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Title: The rise of Protestant 'fundamentalism' in world politics : a case-study of Brazilian evangelicalism
Author: Reader, Melvyn Howard
ISNI:       0000 0001 3510 4035
Awarding Body: University of Southampton
Current Institution: University of Southampton
Date of Award: 1998
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This thesis examines one of the most remarkable and poorly understood features of contemporary International Relations: the world-wide rise of so-called 'fundamentalist' religions. Despite the earlier predictions of many social scientists, the globalization of modern thought-forms, institutions and technologies has not resulted in the 'withering' of religion and its irrevocable expulsion from the public domain. Instead, religious 'fundamentalism' has in recent times emerged as a potent political force in both the 'modernised' countries of the North and the 'modernising' countries of the South. To shed light on the nature, causes and repercussions of this surprising development in world politics the thesis undertakes a detailed analysis of both the concept of 'fundamentalism' and the reasons that have been given for the global growth of 'fundamentalist' movements. The thesis then proceeds to an in-depth examination of the rise of Brazilian Evangelicalism. Although Evangelical Protestantism has existed in Brazil for almost 200 years, only in the last 50 years has it grown extremely rapidly and gained large numbers of converts within this traditionally Catholic country. The thesis examines these developments - together with various explanations that have been put forward to account for them - and concludes that the explosive growth of Brazilian Evangelicalism is closely related to the negative impact that modernity has had upon the country. Although the 'modernisation' of Brazil has led to rapid industrial development and ensured very high living standards for a wealthy elite, the majority of Brazilians have had to cope with deficient welfare services and poor employment prospects, whilst many Brazilians have been denied access to basic material necessities. In such circumstances of widespread social deprivation, the Evangelical churches have attracted many Brazilians - particularly from amongst the poorer classes - by providing them with a range of benefits, including a sense of personal empowerment and worth, supportive social relationships, opportunities for emotional and spiritual expression, and the prospect of a better life. The thesis therefore argues that the popularity of Brazilian Evangelicalism is linked to the negative consequences of modernity and questions the commonly-held view that religious 'fundamentalisms' are essentially reactionary movements seeking to defend a traditional way of life from the secularising forces of modernity.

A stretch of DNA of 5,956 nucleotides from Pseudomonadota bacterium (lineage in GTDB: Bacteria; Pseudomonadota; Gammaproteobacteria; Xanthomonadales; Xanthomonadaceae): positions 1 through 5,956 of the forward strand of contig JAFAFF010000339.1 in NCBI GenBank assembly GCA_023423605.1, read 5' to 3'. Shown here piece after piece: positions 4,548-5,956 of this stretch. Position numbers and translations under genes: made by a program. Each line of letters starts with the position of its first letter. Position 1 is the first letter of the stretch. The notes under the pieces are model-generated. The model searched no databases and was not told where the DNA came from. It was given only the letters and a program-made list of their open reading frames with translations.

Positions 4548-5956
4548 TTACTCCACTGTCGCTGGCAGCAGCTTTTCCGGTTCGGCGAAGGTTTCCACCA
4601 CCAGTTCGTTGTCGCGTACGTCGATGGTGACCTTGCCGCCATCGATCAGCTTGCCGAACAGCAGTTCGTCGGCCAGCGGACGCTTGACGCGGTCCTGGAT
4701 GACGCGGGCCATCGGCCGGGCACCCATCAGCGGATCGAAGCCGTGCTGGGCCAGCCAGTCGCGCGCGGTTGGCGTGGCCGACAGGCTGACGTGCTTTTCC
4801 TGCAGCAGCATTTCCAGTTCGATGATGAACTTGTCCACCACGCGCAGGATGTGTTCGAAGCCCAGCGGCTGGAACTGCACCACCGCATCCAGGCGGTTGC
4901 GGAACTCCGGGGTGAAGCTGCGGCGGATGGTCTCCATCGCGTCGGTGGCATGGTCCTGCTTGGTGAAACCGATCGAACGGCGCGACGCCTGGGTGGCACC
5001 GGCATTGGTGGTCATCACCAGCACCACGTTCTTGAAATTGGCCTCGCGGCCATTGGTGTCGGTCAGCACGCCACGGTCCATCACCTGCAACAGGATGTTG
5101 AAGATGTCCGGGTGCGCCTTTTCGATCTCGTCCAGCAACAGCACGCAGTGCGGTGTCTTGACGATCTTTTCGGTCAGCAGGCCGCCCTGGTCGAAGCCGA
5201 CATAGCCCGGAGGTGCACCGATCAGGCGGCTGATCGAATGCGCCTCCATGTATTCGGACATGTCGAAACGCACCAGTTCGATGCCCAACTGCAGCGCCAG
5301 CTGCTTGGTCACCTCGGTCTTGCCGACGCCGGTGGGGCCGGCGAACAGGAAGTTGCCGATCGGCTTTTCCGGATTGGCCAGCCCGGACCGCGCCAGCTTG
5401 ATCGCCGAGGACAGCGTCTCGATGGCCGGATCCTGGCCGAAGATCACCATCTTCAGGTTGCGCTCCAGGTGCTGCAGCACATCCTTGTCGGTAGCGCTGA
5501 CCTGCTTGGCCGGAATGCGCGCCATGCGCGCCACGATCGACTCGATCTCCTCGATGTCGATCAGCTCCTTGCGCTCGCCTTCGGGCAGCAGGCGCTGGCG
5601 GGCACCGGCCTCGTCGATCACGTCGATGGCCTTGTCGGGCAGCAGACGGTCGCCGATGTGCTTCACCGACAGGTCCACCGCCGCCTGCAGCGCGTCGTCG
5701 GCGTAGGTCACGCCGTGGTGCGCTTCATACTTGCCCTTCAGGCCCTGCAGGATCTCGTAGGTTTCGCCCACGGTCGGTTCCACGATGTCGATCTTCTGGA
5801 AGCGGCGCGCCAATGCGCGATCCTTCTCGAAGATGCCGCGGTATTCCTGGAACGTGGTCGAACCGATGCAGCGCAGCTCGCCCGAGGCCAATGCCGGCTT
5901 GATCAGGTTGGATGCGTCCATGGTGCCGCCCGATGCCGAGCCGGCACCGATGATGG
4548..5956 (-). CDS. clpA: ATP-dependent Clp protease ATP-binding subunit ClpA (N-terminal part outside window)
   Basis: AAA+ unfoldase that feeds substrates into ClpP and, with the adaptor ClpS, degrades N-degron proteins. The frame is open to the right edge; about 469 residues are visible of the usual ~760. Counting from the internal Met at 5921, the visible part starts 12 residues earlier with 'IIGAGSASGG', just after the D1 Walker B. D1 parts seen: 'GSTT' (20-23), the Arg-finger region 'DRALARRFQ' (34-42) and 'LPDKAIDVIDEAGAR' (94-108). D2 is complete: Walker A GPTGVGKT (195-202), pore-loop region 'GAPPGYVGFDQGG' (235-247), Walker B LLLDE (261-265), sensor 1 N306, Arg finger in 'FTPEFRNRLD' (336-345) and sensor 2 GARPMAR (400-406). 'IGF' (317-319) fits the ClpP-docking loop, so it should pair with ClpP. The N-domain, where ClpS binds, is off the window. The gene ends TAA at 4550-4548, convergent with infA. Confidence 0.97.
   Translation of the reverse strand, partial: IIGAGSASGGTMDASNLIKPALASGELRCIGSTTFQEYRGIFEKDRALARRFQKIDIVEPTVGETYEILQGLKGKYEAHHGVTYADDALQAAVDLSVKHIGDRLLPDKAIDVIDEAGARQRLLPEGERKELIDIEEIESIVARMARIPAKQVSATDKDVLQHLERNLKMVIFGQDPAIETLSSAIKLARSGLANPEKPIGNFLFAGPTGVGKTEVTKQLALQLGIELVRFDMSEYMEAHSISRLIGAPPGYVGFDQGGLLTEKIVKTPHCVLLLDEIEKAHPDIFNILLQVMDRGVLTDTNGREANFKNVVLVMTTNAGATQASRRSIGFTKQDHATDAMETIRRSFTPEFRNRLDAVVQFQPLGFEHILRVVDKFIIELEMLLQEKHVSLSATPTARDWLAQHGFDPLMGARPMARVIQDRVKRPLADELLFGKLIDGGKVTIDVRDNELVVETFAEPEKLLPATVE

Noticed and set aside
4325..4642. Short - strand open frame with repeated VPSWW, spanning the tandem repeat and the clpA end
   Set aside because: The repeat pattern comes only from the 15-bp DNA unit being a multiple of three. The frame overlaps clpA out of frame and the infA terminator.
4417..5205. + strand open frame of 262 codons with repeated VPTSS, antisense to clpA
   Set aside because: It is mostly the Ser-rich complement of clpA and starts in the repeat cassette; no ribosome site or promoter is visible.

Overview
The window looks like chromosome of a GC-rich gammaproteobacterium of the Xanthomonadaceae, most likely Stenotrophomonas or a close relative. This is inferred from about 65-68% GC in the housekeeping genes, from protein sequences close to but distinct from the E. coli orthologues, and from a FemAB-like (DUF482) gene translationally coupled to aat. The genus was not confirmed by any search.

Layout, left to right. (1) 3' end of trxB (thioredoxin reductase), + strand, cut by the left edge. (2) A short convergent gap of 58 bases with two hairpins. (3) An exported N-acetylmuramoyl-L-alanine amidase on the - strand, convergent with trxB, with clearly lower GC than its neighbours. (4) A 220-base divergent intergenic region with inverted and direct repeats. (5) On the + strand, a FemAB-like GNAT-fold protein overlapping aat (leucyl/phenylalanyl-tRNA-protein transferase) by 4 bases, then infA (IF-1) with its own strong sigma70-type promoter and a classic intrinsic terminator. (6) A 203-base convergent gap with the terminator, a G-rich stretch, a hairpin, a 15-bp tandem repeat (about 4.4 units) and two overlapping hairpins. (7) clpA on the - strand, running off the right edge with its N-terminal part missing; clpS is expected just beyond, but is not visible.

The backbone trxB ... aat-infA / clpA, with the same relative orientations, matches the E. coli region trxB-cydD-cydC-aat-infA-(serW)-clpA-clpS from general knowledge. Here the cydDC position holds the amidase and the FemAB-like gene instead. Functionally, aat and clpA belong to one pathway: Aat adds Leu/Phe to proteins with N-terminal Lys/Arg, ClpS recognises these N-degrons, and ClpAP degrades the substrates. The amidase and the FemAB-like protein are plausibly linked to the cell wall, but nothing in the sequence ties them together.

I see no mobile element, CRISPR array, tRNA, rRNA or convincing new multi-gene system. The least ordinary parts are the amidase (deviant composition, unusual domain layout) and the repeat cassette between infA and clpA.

Supervisor: Not available Sponsor: Not available
Qualification Name: Thesis (Ph.D.) Qualification Level: Doctoral
EThOS ID:  DOI: Not available
Keywords: Political science